International Journal of Language and Linguistics
Volume 3, Issue 3, May 2015, Pages: 140-144

The Role of Oral Self Correction to Enhance Kurdish High School Student’s Performance in Learning English as a Foreign Language

Hiwa S. Namiq

College of Basic Education, University of Sulaimani, Kurdistan, Iraq

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Hiwa S. Namiq. The Role of Oral Self Correction to Enhance Kurdish High School Student’s Performance in Learning English as a Foreign Language. International Journal of Language and Linguistics. Vol. 3, No. 3, 2015, pp. 140-144. doi: 10.11648/j.ijll.20150303.15


Abstract: The role of corrective feedback in language learning has become an extremely debateable issue throughout the world. Unfortunately, this hot subject has not attracted the attention of researchers and educators in Iraqi Kurdistan region. In contrast, there appears to be a growing compromise among the majority of researchers and language practitioners in the world regarding the importance of the role played by corrective feedback in the second language learning process. This paper was about Kurdish high school students. Many secondary school students of about sixteen and seventeen years of age learn English as a foreign language in Kurdistan. Corrective feedback has a great role to play in learning a second language and has been considered a key factor in language learning.The aim of this paper is to explore the significant of self-correction as better means of feedback compared to other types. Differing opinions exist as to the best way to correct learners. Moreover, this paper seeks to explore the place of oral self-correction for EFL secondary students in a non-English speaking country. Might this type of feedback (self-correction) help Kurdish high school students to learn or will it hinder their English development.

Keywords: Corrective Feedback, Oral Self Correction & EFL


1. Introduction

In thelast few years, the role of corrective feedback in language learning has become an extremely debateable issue. There appears to be a growing compromise among the majority of researchers and language practitioners regarding the importance of the role played by corrective feedback in the second language learning process. Results show that learners have positive attitudes towards the correction of all errors by their teacher, and they prefer their teacher to correct them mostly with regard to errors in grammar and phonology. The role of feedback has a great place to play in second language learning theories and language pedagogy. For example, in terms of behaviourist and cognitive theories of second language learning, feedback is considered as a significant factor in language learning (Ellis, 2009). In 1977, the concept of self-correction was the subject of an article by Schedgloff, Jefferson and Sacks entitled, "The Preference for Self-Correction in the Organization of Repair in Conversation", marking the beginning of serious research on the subject of oral self-correction in the fields of linguistics, foreign language education and language acquisition. This paper was about Kurdish high school students. Many secondary school students of about sixteen and seventeen years of age learn English as a foreign language in Kurdistan. Corrective feedback has a great role to play in learning a second language and has been considered a key factor in language learning. Corrective feedback is when, in face-to-face interactions, the partner in a conversation with the learner suggests a correction for errors. Generally this has been considered the role of the teacher in the classroom. Oral self-correction is the ability of the learner to recognize that he or she has made a spoken error, and is then able to self-repair.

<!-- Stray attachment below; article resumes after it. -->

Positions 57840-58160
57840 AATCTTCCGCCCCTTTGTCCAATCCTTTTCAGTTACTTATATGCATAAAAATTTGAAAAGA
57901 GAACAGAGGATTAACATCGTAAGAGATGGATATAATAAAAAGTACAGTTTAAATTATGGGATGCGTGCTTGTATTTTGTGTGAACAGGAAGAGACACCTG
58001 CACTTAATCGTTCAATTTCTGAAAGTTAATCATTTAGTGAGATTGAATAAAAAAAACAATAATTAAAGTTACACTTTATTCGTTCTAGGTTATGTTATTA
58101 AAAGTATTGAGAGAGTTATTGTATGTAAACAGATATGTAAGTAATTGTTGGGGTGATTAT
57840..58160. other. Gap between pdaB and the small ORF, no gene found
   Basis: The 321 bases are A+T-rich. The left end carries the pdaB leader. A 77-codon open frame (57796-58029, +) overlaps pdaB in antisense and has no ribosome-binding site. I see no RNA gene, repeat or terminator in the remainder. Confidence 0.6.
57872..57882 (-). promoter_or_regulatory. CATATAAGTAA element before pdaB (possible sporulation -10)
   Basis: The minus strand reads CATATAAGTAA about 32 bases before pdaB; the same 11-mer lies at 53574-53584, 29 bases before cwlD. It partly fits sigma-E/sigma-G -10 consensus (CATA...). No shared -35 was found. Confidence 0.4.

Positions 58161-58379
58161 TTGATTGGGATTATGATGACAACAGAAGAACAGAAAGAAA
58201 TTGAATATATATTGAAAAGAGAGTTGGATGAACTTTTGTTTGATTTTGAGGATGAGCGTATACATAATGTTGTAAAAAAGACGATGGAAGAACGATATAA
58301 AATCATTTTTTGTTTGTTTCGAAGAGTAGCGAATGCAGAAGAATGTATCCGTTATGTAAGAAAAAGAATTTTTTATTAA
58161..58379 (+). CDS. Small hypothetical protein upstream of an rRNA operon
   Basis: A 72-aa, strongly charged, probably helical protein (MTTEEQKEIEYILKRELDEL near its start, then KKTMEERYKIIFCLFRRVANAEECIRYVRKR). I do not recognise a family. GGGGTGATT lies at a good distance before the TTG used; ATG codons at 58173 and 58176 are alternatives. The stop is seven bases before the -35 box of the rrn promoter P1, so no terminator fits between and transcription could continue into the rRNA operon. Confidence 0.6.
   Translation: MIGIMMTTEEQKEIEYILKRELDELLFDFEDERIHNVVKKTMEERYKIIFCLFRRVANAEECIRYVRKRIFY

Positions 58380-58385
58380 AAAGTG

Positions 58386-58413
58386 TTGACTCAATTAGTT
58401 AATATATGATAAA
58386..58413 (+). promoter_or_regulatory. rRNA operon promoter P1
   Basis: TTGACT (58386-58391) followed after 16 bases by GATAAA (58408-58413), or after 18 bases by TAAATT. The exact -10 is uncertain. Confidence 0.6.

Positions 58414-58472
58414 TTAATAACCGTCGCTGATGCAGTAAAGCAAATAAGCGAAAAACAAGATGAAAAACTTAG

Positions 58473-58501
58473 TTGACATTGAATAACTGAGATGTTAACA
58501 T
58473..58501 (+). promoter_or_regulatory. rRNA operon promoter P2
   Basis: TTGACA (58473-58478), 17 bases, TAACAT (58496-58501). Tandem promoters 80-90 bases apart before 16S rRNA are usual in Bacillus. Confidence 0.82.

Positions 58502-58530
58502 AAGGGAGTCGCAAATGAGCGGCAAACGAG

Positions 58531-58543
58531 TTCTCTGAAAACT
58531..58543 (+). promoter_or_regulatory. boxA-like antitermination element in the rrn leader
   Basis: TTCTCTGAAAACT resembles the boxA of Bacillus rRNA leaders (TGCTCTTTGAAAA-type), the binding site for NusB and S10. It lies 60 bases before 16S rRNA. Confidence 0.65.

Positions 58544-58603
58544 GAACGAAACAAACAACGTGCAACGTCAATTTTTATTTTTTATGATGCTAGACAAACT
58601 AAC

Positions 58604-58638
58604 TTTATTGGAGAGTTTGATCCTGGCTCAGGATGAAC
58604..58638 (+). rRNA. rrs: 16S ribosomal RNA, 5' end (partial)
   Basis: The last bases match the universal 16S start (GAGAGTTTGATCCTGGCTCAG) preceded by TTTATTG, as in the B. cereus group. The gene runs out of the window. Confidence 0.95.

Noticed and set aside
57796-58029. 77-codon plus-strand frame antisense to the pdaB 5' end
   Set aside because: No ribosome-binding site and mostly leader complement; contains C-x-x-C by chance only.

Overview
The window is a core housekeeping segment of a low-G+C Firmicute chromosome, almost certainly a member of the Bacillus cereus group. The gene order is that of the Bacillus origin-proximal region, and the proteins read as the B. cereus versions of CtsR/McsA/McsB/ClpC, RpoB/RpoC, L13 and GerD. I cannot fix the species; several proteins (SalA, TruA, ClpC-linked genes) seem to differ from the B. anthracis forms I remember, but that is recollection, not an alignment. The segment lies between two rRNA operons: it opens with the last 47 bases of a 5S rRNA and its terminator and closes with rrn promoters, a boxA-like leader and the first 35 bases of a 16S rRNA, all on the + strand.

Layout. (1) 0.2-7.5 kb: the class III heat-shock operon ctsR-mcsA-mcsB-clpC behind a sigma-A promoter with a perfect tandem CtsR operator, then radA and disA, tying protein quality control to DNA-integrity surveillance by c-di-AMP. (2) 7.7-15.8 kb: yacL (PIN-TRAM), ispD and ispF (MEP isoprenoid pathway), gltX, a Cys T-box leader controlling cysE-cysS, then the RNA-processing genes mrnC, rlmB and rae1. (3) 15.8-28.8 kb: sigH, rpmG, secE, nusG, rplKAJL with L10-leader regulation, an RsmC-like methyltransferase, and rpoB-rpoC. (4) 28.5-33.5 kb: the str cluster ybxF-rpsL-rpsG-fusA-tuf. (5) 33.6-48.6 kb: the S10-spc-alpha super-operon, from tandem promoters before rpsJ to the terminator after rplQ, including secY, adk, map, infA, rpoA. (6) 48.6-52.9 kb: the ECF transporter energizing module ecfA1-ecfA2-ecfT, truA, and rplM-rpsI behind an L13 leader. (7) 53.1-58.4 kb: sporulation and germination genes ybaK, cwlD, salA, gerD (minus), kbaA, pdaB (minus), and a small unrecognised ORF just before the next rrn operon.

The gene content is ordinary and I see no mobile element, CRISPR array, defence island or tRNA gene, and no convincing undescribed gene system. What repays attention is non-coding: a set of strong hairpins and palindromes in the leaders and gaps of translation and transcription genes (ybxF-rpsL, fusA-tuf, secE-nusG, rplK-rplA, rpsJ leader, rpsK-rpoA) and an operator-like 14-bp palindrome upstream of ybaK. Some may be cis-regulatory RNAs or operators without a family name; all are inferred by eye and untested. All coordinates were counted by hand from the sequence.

The aim of this paper is to explore the significant of self-correction as better means of feedback compared to other types. Differing opinions exist as to the best way to correct learners. Moreover, this paper seeks to explore the place of oral self-correction for EFL secondary students in a non-English speaking country. Might this type of feedback (self-correction) help Kurdish high school students to learn or will it hinder their English development?

2. Definitions of Corrective Feedback

In order to have a good understanding of feedback, it is better to have the definition of feedback and then of self-correction.

Feedback as a regular term can be defined as "Information given to learners which they can use to revise their inter-language’’ (Ellis, 1999, p.702).Self-correction is the method a learner uses when correcting an error on his/her own. Self-correction is also called self-repair or re-formulation.

Self-repair is considered the umbrella category for self-correction and self-editing, and may mean using pauses, reformulations and/or false-starts (Doughty and Long, 2003).

"According to the research, basic repair structure consists of a three-step sequence: the production of the trouble source, the initiation of the repair, and the completion of the repair. Both the initiation and the repair can be made by either the trouble source or another party" (Lin, 2009, p.1).

Self-correction is a type of corrective feedback (CF) that must be considered as a key factor in language learning; "trouble source" is "problematic talk" that "can be defined as an utterance or part of an utterance that is perceived as problematic by at least one of the interlocutors" (Rabab’ah, 2012,p.124).